Maynooth University project finds dialogue builds understanding between Gardaí and young black adults

Maynooth University School of Law and Criminology has published findings showing that facilitated dialogue can enable young Black adults and Gardaí to better understand each other’s experiences, perspectives,  and to build relationships and empathy.

The findings also suggest that dialogue could improve police-community relations, but requires substantial collaboration between communities, civil society and An Garda Síochána.

 The project, UBUNTU, funded by the Irish Research Council and led by Dr Ian Marder, School of Law and Criminology, found that the dialogue process facilitated a variety of conversations about trivial and serious subjects, such as policing and stereotyping.

It helped foster reflections on similarities and differences in ways that revealed the sources of contrasting viewpoints, and illuminated a common humanity. 

For example, the Gardaí better understood the impact of criminal records and searches on young Black adults’ lives and perspectives of police, while the young Black adults better understood Garda training, culture, rationales and powers. 

Additionally, the benefits of participation in dialogue extended beyond the project. Dr Marder reports that relationships which had been built continued after the dialogue, and that its humanising effect improved participants’ attitudes towards each other. 

He also found some evidence of reported behavioural changes in relation to proactively engaging the Black community and increasing non-adversarial contacts. 

He found a cascading effect where participants told others about their positive experiences.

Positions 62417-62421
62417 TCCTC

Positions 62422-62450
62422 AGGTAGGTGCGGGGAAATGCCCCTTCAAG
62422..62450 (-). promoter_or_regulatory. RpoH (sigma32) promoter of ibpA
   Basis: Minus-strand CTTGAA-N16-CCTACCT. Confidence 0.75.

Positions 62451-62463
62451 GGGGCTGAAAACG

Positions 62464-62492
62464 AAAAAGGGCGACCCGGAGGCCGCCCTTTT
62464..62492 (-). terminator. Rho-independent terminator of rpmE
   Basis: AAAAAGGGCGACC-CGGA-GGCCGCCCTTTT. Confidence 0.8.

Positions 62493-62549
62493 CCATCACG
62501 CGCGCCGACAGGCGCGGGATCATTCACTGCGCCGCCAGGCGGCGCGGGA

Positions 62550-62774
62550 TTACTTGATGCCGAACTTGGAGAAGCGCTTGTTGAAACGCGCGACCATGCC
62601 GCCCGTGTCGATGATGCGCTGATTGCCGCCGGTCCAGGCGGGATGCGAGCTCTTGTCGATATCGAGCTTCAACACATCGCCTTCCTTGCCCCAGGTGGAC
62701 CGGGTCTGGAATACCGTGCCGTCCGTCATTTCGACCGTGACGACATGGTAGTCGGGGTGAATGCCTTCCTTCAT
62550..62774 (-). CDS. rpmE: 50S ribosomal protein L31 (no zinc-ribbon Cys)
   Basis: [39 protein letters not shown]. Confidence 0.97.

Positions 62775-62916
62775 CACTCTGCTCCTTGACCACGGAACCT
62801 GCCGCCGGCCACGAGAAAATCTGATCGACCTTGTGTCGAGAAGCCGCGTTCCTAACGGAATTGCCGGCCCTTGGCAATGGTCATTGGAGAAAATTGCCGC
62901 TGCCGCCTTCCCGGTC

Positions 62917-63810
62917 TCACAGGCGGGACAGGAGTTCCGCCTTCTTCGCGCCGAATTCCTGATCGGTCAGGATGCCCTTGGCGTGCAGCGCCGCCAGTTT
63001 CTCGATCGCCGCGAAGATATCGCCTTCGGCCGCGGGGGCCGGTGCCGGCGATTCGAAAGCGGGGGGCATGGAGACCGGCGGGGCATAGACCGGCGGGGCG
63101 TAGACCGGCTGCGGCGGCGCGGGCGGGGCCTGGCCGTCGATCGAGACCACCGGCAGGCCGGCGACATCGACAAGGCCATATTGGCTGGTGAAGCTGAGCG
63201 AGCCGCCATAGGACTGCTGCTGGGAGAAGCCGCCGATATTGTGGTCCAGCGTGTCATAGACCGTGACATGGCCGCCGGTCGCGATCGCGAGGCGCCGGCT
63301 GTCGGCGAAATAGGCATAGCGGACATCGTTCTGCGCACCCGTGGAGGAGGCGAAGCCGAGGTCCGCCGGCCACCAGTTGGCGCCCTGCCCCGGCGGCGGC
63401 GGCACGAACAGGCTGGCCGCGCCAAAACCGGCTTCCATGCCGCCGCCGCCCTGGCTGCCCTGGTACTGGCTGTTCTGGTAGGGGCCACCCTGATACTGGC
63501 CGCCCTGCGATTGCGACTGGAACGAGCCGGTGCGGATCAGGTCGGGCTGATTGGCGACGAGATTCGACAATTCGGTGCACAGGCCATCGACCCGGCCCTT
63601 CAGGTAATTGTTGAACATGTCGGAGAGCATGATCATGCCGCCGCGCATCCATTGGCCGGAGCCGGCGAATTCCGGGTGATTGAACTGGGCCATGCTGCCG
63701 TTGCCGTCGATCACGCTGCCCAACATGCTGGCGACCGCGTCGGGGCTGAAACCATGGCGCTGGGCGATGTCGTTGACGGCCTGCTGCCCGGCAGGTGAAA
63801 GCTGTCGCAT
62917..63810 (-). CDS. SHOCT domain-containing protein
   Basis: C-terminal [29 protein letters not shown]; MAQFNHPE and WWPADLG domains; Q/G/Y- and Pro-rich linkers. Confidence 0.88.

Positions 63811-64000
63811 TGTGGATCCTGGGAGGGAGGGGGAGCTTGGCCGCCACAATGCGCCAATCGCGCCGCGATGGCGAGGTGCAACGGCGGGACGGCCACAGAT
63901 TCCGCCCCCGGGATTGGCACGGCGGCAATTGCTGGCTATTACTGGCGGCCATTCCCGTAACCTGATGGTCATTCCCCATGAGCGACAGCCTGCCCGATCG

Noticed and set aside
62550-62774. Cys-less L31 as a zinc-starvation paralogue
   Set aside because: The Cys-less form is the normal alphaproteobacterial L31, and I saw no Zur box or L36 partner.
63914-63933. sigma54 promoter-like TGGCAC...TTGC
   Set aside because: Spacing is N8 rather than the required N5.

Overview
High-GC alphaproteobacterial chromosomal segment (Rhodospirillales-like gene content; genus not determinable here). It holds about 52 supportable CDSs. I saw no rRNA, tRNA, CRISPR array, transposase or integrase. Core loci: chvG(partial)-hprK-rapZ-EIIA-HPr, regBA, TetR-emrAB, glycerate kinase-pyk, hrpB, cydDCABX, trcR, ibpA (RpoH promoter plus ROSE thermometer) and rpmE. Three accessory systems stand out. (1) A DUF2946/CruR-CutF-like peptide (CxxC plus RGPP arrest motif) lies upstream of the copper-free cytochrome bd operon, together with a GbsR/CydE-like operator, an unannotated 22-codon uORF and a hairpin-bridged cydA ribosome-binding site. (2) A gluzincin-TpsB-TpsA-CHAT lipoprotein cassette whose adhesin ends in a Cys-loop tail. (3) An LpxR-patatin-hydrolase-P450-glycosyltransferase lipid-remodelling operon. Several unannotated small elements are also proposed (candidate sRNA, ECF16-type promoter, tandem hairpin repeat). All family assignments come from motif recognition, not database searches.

Speaking to the importance of process within cross-community restorative justice practices of this type, Dr Marder notes: 

A core feature of the process was that participants were represented at every stage of the process and that the process was sensitive to participants’ needs. 

“The processes began with extensive trust-building work, before moving to more challenging discussions about diversity, difference and policing, and the use of restorative circles and talking pieces.”

He said that education and additional resources are required. 

“We found that a gap remained in participants’ understanding of the structural and institutional nature of the challenges ahead. Future dialogues may need to incorporate educational aspects which speak to the dynamics of the relationship between the Black community and the police. 

“Although this will require a substantial collaboration between communities, civil society and An Garda Síochána, the potential benefits of replicating this work considerably outweigh the costs.”

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